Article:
Book Notes: The Accidental Taxonomist

It takes a special kind of nerd to go out on one’s own (very limited) free time to hunt down a book about taxonomy “for funsies.” That is exactly what I’ve done.

“Taxonomies are chic.” – Tom Koulopoulos

Cover of The Accidental Taxonomist by Heather Hedden

The book’s author, Heather Hedden, explains that the majority of taxonomists are  people who stumble into creating taxonomies rather than intentionally entering the field. I remember first learning about taxonomy in biology class as an undergrad and thinking it was really cool that there were people whose sole job was to classify and order information. Since I have gotten into technical writing, I have discovered that I’m more and more interested in the way it works. With the explosion of information, there is an increasing interest in ways to organize all of “our stuff.” That in mind, Hedden does an excellent job of dipping our toes into this complex field.

Chapters cover: creating terms; creating relationships; software for taxonomy creation and management; taxonomies for human indexing; taxonomies for automated indexing; taxonomy structures; taxonomy displays; taxonomy planning, design, and creation; taxonomy implementation and evolution; and taxonomy as a profession.

Chapter 1: What Are Taxonomies?

“The term taxonomy is used both in the narrow sense, to mean a hierarchical classification or categorization system, and in the broad sense, in reference to any means of organizing concepts of knowledge.” p.1

“In the broader sense, a taxonomy may also be referred to as a knowledge organization system or knowledge organization structure.” p.1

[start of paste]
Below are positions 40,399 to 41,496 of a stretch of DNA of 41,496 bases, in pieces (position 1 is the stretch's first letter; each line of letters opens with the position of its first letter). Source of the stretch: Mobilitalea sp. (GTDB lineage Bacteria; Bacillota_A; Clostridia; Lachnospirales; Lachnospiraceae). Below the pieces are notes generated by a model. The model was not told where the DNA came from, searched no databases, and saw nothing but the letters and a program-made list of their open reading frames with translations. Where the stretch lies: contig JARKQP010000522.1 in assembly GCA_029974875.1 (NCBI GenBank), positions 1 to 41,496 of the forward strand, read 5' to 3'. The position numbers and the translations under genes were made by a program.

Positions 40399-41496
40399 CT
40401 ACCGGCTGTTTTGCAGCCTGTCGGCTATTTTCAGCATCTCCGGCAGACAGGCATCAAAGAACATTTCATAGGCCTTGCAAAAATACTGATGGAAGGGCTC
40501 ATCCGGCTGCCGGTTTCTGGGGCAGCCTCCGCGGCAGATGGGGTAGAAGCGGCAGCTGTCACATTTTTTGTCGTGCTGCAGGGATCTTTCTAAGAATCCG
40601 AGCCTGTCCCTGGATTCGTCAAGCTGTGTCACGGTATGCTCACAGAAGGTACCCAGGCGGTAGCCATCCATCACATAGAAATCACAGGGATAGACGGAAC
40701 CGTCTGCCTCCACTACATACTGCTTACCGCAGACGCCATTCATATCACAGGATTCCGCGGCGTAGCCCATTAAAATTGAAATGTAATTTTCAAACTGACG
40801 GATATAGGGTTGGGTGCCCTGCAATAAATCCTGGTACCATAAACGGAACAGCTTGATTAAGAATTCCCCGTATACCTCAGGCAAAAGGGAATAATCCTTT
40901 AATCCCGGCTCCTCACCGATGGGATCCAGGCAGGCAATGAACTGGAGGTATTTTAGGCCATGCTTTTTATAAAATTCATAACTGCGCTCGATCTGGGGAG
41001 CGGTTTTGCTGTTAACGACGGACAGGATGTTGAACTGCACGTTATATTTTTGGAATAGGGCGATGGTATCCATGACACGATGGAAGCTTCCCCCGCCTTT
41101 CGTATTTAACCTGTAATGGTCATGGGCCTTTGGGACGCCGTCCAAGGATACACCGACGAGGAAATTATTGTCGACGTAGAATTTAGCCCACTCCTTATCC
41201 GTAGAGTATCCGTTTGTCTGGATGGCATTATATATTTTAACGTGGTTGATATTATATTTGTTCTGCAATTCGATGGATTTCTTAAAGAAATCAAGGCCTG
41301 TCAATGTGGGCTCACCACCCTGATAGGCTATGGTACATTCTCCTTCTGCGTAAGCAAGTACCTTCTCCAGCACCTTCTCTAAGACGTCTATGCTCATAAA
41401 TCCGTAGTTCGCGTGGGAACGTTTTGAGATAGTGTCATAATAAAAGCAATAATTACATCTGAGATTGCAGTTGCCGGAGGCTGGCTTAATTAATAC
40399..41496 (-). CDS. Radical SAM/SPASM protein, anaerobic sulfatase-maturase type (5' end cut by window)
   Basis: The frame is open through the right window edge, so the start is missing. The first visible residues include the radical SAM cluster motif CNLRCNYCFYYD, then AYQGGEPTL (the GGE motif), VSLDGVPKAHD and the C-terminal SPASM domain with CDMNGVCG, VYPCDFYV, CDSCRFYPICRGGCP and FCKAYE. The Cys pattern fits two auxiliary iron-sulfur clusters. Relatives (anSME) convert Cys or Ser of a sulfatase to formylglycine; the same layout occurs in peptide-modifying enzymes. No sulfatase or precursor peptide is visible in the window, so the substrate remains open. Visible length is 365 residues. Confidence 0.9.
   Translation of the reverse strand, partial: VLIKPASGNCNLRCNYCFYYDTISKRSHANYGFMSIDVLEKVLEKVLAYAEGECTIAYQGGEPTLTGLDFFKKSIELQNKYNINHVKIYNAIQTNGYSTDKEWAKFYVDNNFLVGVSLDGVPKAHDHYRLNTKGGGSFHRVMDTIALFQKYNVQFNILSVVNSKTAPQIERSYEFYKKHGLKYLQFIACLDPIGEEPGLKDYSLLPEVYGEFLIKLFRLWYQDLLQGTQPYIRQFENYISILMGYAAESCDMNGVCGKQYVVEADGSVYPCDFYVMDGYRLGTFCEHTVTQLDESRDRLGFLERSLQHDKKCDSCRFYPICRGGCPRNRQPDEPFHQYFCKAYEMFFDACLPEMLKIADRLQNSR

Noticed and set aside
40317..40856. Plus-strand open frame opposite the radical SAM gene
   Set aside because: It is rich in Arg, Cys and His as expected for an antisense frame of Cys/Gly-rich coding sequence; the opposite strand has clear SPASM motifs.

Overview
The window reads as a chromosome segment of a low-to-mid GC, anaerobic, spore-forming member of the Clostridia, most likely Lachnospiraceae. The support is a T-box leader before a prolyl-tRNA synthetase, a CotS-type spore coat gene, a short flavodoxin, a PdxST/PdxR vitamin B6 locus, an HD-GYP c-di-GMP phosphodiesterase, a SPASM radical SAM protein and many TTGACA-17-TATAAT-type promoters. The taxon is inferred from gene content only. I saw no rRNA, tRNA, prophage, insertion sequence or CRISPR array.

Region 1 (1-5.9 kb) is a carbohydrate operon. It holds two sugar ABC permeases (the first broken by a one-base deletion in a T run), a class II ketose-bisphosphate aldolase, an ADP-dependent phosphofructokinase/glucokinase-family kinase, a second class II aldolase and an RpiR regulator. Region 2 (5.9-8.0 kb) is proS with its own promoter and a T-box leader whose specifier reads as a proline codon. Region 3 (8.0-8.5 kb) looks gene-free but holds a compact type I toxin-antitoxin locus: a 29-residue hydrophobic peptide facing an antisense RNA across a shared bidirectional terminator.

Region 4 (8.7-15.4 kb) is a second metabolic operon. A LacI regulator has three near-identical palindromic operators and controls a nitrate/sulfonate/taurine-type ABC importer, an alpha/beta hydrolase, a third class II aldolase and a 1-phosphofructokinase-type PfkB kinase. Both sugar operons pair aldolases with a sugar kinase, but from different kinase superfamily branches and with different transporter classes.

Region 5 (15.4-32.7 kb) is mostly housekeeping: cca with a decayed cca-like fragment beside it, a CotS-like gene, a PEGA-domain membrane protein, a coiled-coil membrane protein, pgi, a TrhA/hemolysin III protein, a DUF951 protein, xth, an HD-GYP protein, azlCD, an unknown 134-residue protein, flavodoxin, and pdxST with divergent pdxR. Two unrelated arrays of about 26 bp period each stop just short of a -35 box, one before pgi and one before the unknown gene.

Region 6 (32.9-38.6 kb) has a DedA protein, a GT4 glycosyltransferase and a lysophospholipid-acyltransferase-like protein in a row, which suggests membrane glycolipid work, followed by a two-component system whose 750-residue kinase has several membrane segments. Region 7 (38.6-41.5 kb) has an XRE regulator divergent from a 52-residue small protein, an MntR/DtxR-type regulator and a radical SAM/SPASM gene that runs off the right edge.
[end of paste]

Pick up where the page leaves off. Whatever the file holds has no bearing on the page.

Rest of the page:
Knowledge organization systems:
1. Term lists (authority files, glossaries, dictionaries, and gazetteers)
2. Classifications and categories (subject headings, classification schemes, taxonomies, and categorization schemes)
3. Relationship lists (thesauri, semantic networks, and ontologies)

Controlled vocabularies

controlled vocabulary is a restricted list of words or terms for some specialized purpose, usually for indexing, labeling, or categorizing. Only terms from the list may be used for the subject area covered. If it is used by more than one person, it is also controlled in the sense that there is control over who may add terms to the list and when and how they may do it. The list may grow, but only under defined policies.

“When implemented in search or browse systems, the controlled vocabulary can help guide the user to where the desired information is. While controlled vocabularies are most often used in indexing or tagging, they are also used in technical writing to ensure the use of consistent language.” p.3

synonym ring, or synset, is a simple controlled vocabulary in which all equivalent terms (synonyms) of a concept have equal standing and no single term is designated as preferred. Another name is a synset. A synonym ring is thus not displayed to the end user, and usually there are no other relationships (hierarchical or associative) between concepts.

“Sometimes controlled vocabularies are referred to as authority files, especially if they contain just named entities. Named entities are proper-noun terms.” p.4

Hierarchical Taxonomies